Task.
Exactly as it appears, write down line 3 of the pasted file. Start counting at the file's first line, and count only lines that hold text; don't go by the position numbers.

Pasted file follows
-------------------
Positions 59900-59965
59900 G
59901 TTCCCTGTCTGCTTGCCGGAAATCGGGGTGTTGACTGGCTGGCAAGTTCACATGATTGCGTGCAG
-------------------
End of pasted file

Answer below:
59901 TTCCCTGTCTGCTTGCCGGAAATCGGGGTGTTGACTGGCTGGCAAGTTCACATGATTGCGTGCAG